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The racist subtext of the evacuation story
Jonathan Cook, Electronic Lebanon, 19 July 2006
Israel has opened "windows" for the foreign powers to evacuate their terrified nationals from Lebanon. Obligingly, the foreign media have turned these "windows" into an opportunity to avert their gaze further from the death and destruction in Lebanon, Gaza and the West Bank.
On BBC World, for example, we have been following the progress of one 12-year-old British boy fleeing Beirut. When he observed that he was worried for the Lebanese family members he was leaving behind, reporter Clive Myrie noted his was a "very mature attitude".
If only the BBC was demonstrating such maturity.
I have to keep reminding myself that this is BBC World, not its domestic news service. You would hardly know it watching the coverage of the past couple of days.
On Tuesday, when at least 35 Lebanese were killed -- possibly many more as no one seems to know who is lying under the rubble or has been incinerated in their fleeing cars -- we had the BBC's Ben Brown in Beirut giving a blow-by-blow account of every facet of the evacuation of foreign nationals in general and British nationals in particular.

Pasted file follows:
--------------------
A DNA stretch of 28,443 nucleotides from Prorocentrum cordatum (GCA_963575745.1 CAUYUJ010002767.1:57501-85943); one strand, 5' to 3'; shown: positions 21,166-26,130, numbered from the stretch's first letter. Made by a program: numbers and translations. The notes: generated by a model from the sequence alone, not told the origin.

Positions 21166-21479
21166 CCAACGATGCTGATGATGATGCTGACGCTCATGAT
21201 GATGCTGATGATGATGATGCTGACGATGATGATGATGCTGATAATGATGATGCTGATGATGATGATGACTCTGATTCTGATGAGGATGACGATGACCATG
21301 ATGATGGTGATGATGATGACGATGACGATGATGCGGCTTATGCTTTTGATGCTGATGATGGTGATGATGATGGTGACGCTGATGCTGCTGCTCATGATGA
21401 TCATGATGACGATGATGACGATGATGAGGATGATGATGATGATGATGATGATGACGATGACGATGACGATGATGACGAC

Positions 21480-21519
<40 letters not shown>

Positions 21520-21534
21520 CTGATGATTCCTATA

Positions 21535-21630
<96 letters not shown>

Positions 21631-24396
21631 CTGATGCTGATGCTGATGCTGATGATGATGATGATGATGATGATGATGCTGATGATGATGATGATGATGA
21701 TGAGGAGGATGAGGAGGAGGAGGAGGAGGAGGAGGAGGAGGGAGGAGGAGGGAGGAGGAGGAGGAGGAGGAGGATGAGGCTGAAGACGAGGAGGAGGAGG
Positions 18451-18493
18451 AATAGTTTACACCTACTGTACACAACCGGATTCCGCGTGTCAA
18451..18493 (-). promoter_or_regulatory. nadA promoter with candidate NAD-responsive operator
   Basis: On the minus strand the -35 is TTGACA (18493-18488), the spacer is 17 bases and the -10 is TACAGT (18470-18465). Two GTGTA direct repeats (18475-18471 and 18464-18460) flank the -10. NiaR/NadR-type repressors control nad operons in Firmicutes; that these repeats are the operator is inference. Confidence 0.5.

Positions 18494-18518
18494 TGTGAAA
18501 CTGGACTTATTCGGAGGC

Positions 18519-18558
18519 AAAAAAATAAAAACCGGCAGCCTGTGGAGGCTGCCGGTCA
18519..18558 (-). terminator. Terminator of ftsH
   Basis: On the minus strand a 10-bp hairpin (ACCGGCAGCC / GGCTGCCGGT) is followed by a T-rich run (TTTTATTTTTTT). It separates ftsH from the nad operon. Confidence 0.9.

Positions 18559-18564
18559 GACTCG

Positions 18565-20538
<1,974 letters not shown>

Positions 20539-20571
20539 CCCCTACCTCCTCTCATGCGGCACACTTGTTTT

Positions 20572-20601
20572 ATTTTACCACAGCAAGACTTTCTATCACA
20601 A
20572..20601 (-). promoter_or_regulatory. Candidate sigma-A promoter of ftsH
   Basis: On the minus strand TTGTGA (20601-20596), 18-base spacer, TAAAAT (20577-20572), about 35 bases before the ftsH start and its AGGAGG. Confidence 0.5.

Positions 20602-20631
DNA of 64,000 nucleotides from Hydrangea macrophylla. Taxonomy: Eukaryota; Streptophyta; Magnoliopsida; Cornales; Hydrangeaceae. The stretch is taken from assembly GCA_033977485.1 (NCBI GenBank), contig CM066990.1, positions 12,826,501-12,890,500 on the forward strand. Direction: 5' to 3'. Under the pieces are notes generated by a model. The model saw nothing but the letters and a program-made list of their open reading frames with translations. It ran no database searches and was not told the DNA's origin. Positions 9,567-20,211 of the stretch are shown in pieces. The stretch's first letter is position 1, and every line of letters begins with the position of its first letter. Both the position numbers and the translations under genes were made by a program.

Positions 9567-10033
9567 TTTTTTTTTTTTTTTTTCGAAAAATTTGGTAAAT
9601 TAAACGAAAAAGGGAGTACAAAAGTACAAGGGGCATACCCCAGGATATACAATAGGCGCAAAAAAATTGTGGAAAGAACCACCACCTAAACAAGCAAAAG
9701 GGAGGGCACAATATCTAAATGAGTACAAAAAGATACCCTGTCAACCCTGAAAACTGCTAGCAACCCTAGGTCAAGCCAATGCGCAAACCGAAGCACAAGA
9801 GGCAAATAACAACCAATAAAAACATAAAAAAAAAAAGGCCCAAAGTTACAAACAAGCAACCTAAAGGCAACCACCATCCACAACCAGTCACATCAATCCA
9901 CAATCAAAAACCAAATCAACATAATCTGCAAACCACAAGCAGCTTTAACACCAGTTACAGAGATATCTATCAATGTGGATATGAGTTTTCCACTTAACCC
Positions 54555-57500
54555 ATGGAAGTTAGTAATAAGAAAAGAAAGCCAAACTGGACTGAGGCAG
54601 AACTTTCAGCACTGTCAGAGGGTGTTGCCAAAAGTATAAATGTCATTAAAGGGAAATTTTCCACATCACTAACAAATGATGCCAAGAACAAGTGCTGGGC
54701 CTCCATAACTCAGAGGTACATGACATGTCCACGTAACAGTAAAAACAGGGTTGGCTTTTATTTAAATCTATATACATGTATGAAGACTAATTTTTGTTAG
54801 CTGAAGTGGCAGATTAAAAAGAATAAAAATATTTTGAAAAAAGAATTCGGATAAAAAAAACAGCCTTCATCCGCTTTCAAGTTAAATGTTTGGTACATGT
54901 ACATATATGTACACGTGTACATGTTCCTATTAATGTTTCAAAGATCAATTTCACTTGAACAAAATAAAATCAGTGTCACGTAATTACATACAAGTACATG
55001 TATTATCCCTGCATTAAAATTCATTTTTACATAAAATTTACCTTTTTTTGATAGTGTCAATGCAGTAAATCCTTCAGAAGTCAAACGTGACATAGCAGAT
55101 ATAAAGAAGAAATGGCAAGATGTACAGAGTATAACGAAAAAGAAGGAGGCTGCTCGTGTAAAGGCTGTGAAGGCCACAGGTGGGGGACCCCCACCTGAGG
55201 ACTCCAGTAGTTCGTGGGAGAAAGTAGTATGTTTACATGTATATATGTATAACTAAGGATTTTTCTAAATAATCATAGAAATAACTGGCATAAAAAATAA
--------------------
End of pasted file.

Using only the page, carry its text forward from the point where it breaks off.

If anyone doubted the racism of our Western media, here it was proudly on display. The BBC apparently considers their Beirut reporter's first duty to find out what meals HMS Gloucester's chef will be preparing for the evacuees. Lebanese and Palestinian civilians die unnoticed by the Western media (though not by the Arab channels) while we learn of onboard sleeping arrangements on the ship bound for Cyprus.
Cruising out of Beirut
In the early evening, we watched from our apartment balcony as a huge white cruise ship glided past west Beirut toward Cyprus. Aboard were several groups of evacuees, including a number of US students from American University of Beirut. A few minutes later, another colossal cruise ship came by in the opposite direction; we heard it was a French ship that would be taking out more evacuees tomorrow. It looked like time for a Caribbean festival. At our apartment were gathered a group of about 10 AUB faculty and staff, and one young Filipino woman. The phone rang: it was an AUB official who needed immediate answers. The time had arrived: each of us had to decide whether to stay or go. Some had made their decision already. For others, it came to them on the spot. And for a few, the matter of having to choose seemed the greatest violence of all. Beirut had gotten under everybody's skin. One man, who had just decided to take the boat, said he had decided that Beirut was the place he wanted to spend his life. Perhaps he will have that choice. On this, the 6th day of the Battle of Lebanon, very little seemed certain.